Pubdate: Mon, 06 Jan 2014
Source: London Free Press (CN ON)
Copyright: 2014 The London Free Press
Author: Terry Davidson
Referenced: Forum Research Inc. News Release (August 24, 2013):


The Great White North has a chance to learn from two U.S. states
legalizing marijuana, drug experts say

Canadian policy-makers should keep a close eye on the recent
legalizing of marijuana in two U.S. states before deciding on a
direction in the pot debate now raging north of the border, a
prominent American drug-policy expert says.

Mark Kleiman, a professor with the University of California Los
Angeles (UCLA) and an adviser to Washington State on the recent
loosening of its pot laws, says it will be to Canada's "advantage" to
take note of how Washington and Colorado deal with the legalization of
marijuana - a recreational drug many consider to be potentially
addictive and a health hazard - and to take note of the successes and
the challenges experienced by both states.

"What happens in Colorado and Washington will teach us something about
the effects of legal cannabis markets," Kleiman told the Toronto Sun.
"That new knowledge should help Canada design a better system. For the
(early) adopters of legalization, the key is to pick a system that is
easily changed in the light of experience."

In 2012, Washington and Colorado each made a landmark departure from
stalwart American drug laws by legalizing recreational marijuana, with
Colorado last Wednesday becoming the first state to officially begin
allowing the sale of the drug at commercial locations.

That day, as many as 40 dispensaries licensed to sell marijuana
opened, and anyone aged 21 and older is now free to buy a limited
amount. State mandated rules around the sale reportedly include
childproof packaging and labelling that has licence numbers of the
producer of the drug, as well as the retailer selling it. It will
reportedly be next year sometime when Washington will begin a similar

As well, it was deemed legal for Colorado citizens to grow up to six
plants in their homes for their own use without the fear of criminal

Meanwhile, debate over legalizing pot here in Canada was ignited yet
again after federal Liberal Leader Justin Trudeau admitted during a
trip to Vancouver this past summer that he had smoked pot after being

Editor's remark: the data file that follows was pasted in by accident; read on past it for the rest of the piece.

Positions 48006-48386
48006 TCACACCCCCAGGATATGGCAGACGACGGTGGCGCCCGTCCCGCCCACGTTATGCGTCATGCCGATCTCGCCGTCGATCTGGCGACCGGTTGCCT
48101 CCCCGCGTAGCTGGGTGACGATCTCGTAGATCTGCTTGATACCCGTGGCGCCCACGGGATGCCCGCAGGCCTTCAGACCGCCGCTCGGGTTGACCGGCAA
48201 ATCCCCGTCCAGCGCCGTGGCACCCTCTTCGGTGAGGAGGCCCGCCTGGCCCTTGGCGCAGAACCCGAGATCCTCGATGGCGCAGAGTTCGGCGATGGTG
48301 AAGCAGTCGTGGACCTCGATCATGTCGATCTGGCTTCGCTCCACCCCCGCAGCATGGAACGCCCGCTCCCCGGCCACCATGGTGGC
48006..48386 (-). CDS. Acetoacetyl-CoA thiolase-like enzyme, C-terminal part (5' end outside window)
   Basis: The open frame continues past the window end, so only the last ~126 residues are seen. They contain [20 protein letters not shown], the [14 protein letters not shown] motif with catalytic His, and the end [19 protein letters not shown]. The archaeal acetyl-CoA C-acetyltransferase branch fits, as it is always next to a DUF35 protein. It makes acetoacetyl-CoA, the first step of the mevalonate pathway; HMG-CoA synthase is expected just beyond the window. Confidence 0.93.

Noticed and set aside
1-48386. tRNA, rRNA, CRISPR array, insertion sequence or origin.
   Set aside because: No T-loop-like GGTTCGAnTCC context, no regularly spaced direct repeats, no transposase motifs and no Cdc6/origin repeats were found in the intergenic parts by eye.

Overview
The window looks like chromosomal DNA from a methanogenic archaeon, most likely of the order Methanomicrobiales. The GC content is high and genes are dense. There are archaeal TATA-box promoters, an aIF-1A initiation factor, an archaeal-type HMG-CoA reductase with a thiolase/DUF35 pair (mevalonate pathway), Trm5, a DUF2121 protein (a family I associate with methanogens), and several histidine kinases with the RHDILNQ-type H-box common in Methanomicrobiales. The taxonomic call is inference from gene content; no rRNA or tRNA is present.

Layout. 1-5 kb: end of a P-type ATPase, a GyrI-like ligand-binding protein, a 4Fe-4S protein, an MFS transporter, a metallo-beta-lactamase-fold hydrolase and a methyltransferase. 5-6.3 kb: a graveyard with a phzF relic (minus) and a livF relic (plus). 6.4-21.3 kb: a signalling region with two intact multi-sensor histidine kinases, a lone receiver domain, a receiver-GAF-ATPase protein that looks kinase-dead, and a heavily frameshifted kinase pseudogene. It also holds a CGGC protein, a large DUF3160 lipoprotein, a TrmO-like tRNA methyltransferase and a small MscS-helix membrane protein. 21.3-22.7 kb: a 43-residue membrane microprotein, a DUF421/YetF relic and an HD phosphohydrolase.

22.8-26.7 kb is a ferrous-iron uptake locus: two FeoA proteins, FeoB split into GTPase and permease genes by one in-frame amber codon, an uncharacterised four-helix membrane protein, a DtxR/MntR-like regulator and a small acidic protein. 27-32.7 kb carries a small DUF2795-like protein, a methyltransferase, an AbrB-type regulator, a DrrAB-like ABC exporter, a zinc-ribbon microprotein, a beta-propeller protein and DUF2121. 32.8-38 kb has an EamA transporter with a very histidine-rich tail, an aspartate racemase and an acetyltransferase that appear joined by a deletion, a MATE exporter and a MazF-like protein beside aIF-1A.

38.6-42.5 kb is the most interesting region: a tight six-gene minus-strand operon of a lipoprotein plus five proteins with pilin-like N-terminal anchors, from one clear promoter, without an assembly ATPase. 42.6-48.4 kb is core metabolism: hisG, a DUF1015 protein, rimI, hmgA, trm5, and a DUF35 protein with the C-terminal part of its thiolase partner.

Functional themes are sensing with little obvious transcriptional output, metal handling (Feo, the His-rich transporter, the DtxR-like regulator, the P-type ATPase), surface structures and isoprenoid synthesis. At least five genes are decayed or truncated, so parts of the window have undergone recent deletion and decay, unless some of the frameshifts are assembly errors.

elected an MP, and called for marijuana to be made legal north of the

For a time afterward, Conservative MP and Justice Minister Peter
MacKay maintained the ruling Tories have "no intention of legalizing
or decriminalizing marijuana." But, in December, MacKay hinted the
Conservatives are considering altering the nation's marijuana laws so
police would have the option of fining pot smokers in possession of
small amounts of the drug instead of laying criminal charges.

What is currently happening in Washington and Colorado, the UCLA's
Kleiman says, is an experiment in what good could come of legalizing
marijuana - a controlled and reversible experiment of sorts that could
either result in "gains" such as reduced illicit activity, fewer
arrests and a decrease in incarceration, or possible "losses" such as
increased drug abuse and a rise in impaired driving.

Kleiman also said that while both Washington and Colorado have left
the selling of the pot up to their respective commercial markets -
both of which must do so under state-made rules and regulations - this
may not be the way to go for Canada, explaining that if marijuana is
made legal north of the border, the safe selling of it may best be
done by government.

"If an addictive commodity is to be provided, the provider ought to be
someone who doesn't have a financial incentive to induce consumers to
use it addictively," he said.

Dr. Jurgen Rehm, of Toronto's Centre for Addiction and Mental Health,
says CAMH is considering supporting the legalization of pot in Canada
as long as strict conditions are put in place around its advertising
and marketing, as well as strong safeguards around keeping it out of
the hands of minors.

According to an August 2013 poll by Forum Research Inc., 69% of adult
Canadians support either the legalization and taxation of marijuana or
the decriminalization for small amounts of the drug. 
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